Leaders » Political Leaders » VLADIMIR LENIN
|Full name||: Vladimir Lenin|
|Alias||: Vladimir Lenin|
|Animals||: The Horse|
|Father||: Ilya Ulyanov|
|Mother||: Maria Alexandrovna Blank|
|Siblings||: Aleksandr Ulyanov, Olga Ilichina Ulianov, Mariya Ilichina Ulianov, Dimitri Ilich Ulianov, Nikolai Ilich Ulianov, Anna Ilichina Ulianov|
|Wife||: Nadezhda Krupskaya (m. 1898–1924)|
|Education||: Saint Petersburg State University (1890 – 1891) Kazan Federal University (1887 – 1888)|
|Activists||: Political Leaders , Historical Personalities|
A communist philosopher, founder of the Soviet Republic and a devout follower of Marxist views, Vladimir Lenin is remembered as the leader of the Bolshevik Party, who played a pivotal role in reshaping Russia. Considered by some as a saint and others, as a dictator, Lenin proposed state capitalism reforms for Russia, which brought about a radical change in the country. Lenin, one of the most discussed leaders of the 20th century, fuelled the Bolshevik revolution and later, took over as the ‘Premier’ of the newly formed Union of Soviet Socialist Republics (USSR). His ideologies combined with those of Karl Marx, collectively came to be known as ‘Marxism-Leninism’, a doctrine that paved way for a number of radical schools of thought, such as Trotskyism, Maoism and Stalinism. His administration oversaw the execution of many social reformative measures, mechanization and the implementation of the ‘New Economic Policy’. This leader of the Bolshevik bloc was one of the main orchestrators of the infamous October Revolution during World War I, which was basically influenced by one of his best known works, ‘The April Theses’. A controversial leader, Lenin was an extremely hard-working person, blessed with impeccable oratory skills and also had a penchant for humor. Scroll further for more.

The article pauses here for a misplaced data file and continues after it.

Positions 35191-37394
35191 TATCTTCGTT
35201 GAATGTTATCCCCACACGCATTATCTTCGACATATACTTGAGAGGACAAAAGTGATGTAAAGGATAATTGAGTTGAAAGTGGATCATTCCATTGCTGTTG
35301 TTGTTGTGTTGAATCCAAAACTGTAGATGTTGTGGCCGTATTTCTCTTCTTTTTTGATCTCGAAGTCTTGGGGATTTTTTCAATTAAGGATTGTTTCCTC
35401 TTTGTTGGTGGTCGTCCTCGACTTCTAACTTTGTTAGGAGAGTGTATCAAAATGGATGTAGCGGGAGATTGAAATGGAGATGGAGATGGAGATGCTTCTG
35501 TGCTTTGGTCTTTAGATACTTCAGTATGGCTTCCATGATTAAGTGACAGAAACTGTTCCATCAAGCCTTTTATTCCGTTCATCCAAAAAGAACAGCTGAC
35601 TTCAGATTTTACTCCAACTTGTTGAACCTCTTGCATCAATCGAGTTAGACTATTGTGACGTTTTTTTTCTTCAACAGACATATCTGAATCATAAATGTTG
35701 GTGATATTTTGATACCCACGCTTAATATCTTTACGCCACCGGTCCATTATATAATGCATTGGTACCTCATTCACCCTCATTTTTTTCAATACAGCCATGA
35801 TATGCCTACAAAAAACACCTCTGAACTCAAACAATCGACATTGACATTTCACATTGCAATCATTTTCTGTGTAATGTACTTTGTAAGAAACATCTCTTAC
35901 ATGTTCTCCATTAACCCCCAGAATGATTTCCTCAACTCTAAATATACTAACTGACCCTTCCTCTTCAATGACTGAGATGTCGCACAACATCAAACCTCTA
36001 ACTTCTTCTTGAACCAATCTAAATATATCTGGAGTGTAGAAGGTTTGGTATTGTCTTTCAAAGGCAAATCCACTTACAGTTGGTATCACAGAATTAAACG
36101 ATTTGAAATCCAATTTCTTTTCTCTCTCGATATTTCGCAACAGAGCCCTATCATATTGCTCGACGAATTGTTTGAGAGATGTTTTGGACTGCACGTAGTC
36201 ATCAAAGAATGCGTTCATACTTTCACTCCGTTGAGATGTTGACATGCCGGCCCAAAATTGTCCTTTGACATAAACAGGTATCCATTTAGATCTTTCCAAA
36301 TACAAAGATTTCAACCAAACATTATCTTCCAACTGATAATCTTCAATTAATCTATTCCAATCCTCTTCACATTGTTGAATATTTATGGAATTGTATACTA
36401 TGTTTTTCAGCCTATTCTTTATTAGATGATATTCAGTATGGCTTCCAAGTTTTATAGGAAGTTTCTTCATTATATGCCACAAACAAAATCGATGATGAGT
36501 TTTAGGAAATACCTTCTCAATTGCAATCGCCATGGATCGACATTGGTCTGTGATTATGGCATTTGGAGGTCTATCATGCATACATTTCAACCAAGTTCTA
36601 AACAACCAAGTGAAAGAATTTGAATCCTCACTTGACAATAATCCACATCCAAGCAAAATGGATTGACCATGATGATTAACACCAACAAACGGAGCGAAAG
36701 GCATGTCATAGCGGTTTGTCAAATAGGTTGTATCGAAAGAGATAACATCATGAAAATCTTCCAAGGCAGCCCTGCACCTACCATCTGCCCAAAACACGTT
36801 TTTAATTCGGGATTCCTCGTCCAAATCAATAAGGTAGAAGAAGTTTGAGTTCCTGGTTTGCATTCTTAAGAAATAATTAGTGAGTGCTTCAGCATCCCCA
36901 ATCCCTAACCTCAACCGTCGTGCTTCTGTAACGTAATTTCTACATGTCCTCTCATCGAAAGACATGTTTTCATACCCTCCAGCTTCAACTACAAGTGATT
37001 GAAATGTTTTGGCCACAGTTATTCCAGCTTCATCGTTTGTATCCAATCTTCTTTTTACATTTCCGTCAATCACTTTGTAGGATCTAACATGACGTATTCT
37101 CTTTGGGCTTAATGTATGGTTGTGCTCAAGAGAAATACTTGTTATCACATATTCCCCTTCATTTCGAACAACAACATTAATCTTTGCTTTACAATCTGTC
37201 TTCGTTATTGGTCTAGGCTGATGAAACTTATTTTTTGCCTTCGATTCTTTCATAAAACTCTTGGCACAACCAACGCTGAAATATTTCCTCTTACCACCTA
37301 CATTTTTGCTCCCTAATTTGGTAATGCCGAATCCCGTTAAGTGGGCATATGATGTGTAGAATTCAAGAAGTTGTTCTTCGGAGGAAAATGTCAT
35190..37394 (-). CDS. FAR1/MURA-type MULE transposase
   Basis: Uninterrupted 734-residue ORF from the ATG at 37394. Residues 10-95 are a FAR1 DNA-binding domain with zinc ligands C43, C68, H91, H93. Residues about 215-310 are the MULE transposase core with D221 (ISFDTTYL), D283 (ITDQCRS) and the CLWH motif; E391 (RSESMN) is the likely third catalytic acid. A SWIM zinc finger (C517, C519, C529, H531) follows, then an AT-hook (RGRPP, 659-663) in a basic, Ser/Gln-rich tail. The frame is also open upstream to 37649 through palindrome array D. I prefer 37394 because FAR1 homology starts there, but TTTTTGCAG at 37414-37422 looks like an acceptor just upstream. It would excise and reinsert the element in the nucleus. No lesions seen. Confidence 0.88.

Though distraught after the deaths of his father and his elder brother, he continued his studies and received a gold medal for his exceptional performance in school. He started pursuing law at the Kazan University in 1887.